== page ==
It is important to remember that from 1960 through the 1970s America was undergoing a cultural revolution, the effects of which can still be felt today. An often overlooked aspect of the ’60’s revolution’ was the spiritual exploration that was occurring on many levels. People were far more open to new ideas on spirituality, and many were looking for better answers than they had been provided by parents, schools and traditional churches. Into this mix came Ruth Montgomery, a noted Washington journalist no less, with first a book on a nun; then about a noted psychic; and then with ‘A Search For Truth’ an exploration of the paranormal and a unique way of looking at life and spirituality. Though not a best seller at the time, ‘A Search For Truth’ sets the stage for the rest of Ruth Montgomery’s books, establishing her as a psychic in her own right.

What attracted many to her books was Ruth’s honesty. She was not part of traditional spirituality, neither East nor West, and, like ‘Edgar Cayce before her, remained primarily a Christian in her beliefs and felt she was only exploring spiritually beyond the confines of religion … all the readers were just along for the ride. And, that ride would take readers into spirit guides, the afterlife, the Akashic records, psychic healing, reincarnation, predictions and the introduction of ‘walk-ins’ (souls who take over another’s incarnation in order to serve the highest good).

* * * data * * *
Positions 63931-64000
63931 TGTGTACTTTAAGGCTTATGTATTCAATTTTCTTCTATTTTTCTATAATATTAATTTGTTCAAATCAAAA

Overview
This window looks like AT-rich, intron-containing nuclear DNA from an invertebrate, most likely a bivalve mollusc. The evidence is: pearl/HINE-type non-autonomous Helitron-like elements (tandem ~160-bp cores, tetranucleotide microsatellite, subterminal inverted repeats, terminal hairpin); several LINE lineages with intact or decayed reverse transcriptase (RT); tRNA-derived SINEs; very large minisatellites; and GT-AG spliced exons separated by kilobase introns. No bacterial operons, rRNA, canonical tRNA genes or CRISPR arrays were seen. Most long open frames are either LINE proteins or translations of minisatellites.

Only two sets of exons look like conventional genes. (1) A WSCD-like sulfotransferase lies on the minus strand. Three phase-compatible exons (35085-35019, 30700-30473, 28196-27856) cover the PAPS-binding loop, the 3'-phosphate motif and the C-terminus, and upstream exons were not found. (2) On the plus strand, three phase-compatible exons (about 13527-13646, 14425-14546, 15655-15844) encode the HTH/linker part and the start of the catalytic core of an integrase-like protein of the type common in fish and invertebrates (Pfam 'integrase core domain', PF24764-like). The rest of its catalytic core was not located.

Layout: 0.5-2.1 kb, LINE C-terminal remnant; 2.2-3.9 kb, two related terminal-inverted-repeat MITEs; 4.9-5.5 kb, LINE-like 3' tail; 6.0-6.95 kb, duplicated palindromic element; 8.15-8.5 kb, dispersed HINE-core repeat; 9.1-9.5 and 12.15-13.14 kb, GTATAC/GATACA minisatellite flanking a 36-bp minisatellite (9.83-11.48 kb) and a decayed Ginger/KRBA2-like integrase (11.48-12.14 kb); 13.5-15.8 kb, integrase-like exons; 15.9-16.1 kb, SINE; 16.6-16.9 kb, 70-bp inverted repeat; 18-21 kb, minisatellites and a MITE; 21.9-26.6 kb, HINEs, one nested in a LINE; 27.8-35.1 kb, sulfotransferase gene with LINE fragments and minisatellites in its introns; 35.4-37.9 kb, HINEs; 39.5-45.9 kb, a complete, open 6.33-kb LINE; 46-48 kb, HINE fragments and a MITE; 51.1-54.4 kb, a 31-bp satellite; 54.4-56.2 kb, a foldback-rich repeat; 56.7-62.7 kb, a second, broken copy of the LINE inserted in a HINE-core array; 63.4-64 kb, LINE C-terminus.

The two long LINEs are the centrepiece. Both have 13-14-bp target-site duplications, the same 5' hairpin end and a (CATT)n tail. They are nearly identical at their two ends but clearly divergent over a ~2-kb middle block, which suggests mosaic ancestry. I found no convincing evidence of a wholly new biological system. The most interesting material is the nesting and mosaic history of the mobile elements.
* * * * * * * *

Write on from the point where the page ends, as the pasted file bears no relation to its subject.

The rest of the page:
Between 1968 and 1996, Ruth Montgomery would write a string of popular books written by her and her spirit guides (through automatic writing). As if to debunk that she had lost her rational faculties, in 1970, she would write ‘Hail To The Chiefs: My Life And Times With Six Presidents’ about her 25 years covering Washington. But, it was her books on the paranormal during this time (Companions Along the Way, A World Beyond, Born to Heal, Companions Along the Way, The World Before, Strangers Among Us, Threshold to Tomorrow and Aliens Among Us) that would create millions of fans and admires. Although some claim that Ruth Montgomery was a ‘spokesman’ for the New Age movement, much of Ruth Montgomery’s works pre-date the term ‘New Age’. However, it is not difficult to see how she is helped pave the way for the New Age movement.

What makes Ruth Montgomery stand out as a psychic pioneer is that she never intended to become a psychic, let alone a spokesperson for the spirituality of psychics. She did seem to want to bring the paranormal into the light and let people judge for themselves the concept of life after death and spirituality without a religious structure while not rejecting religion altogether. Although many skeptics and critics would love to dismiss anyone who claims clairvoyant or psychic abilities (and even believes such abilities are possible), it is hard to just openly dismiss someone like Ruth Montgomery.